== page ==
Brent Niedergall

A FEATHER IN YOUR THEOLOGICAL CAP

Series Introduction

I’m facilitating an online Koine Greek reading group and we’re working through the short and apocryphal book of Bel and the Dragon. The text we’re using is the Old Greek (OG) version from Henry Barclay Swete’s 1909 edition of The Old Testament in Greek: According to the Septuagint. I will be posting the text here each week with accompanying vocabulary glosses for words that appear fewer than fifty times in the Greek New Testament. I will also try to throw in some brief commentary and illustrations.

6 εἶπεν δὲ ὁ βασιλεὺς αὐτῷ Οὗτος οὖν οὐκ ἔστι θεός; οὐχ ὁρᾷς ὅσα εἰς αὐτὸν δαπανᾶται καθʼ ἑκάστην ἡμέραν;

7 καὶ εἶπεν αὐτῷ Δανιήλ Μηδαμῶς, μηδείς σε παραλογιζέσθω· οὗτος γὰρ ἔσωθεν μὲν πήλινός ἐστιν, ἔξωθεν δὲ χαλκοῦς· ὀμνύω δέ σοι Κύριον τὸν θεὸν τῶν θεῶν, ὅτι οὐθὲν βέβρωκε πώποτε οὗτος.

Verse 6

δαπανάω, to spend

Verse 7

βιβρώσκω, to eat

Δανιηλ, Daniel

ἔσωθεν, from within, inside

ἔξωθεν, from outside, outside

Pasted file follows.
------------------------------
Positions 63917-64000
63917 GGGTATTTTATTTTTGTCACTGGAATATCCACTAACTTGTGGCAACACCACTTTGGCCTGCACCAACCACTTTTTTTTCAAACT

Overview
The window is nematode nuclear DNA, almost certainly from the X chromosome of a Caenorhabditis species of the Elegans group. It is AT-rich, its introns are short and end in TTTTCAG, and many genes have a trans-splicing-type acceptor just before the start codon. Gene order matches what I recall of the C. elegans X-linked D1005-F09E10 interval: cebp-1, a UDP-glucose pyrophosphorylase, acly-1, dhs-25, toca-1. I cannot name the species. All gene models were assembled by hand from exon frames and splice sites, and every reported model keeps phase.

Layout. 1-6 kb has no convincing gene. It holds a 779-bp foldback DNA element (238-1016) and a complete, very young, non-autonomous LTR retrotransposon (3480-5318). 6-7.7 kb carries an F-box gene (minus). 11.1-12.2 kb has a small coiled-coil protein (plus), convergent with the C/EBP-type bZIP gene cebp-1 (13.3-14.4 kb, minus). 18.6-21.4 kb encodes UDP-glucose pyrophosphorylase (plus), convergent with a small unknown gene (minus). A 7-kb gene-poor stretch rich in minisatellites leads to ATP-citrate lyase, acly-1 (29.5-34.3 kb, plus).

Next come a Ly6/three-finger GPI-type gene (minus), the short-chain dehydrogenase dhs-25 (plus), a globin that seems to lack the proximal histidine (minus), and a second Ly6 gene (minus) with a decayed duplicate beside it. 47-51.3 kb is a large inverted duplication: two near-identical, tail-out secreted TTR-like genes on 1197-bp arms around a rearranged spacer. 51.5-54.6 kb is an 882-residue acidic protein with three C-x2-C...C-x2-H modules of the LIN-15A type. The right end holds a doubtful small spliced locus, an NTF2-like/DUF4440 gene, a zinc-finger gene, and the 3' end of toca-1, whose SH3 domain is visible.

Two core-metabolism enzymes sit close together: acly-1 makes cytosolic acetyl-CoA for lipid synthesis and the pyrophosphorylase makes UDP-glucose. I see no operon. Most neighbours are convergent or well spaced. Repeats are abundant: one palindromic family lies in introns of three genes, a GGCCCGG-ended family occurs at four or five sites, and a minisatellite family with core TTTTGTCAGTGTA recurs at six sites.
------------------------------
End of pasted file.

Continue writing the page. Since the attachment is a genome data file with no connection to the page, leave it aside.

μηδαμῶς, by no means, certainly not

ὀμνύω, to swear

οὐθείς, nothing, no one

παραλογίζομαι, to deceive

πήλινος, made of clay

πώποτε, ever, at any time

χαλκοῦς, made of copper/brass/bronze


Translation and Commentary

6 And the king said to him, “Now is this not a god? Do you not see how much is being spent on him each day?”

7 And Daniel said to him, “By no means! Let no one deceive you. For this one inside is made of clay, but outside made of bronze. And I swear to you by the Lord God of gods that this one has never eaten nothing.

μηδαμῶς appears only twice in the New Testament (Acts 10:14; 11:8), both referring to the same event. Louw and Nida call this word a marker of strongly emphatic negation (665). The paired or correlative conjunctions μὲν and δὲ have the sense of “one the one hand…but on the other hand.” According to Wallace, the connection suggests a “contrast in balance” (672). It can be left untranslated for smoother reading. 

Want to read more? Continue to Bel and the Dragon Part 5

For more resources on Bel and the Dragon try the following:

Bel and the Dragon in A New English Translation of the Septuagint

An Introduction to the Apocrypha by Bruce M. Metzger

Daniel, Esther, and Jeremiah: The Additions by Carey A. Moore

Daniel: A Commentary on the Book of Daniel by John J. Collins


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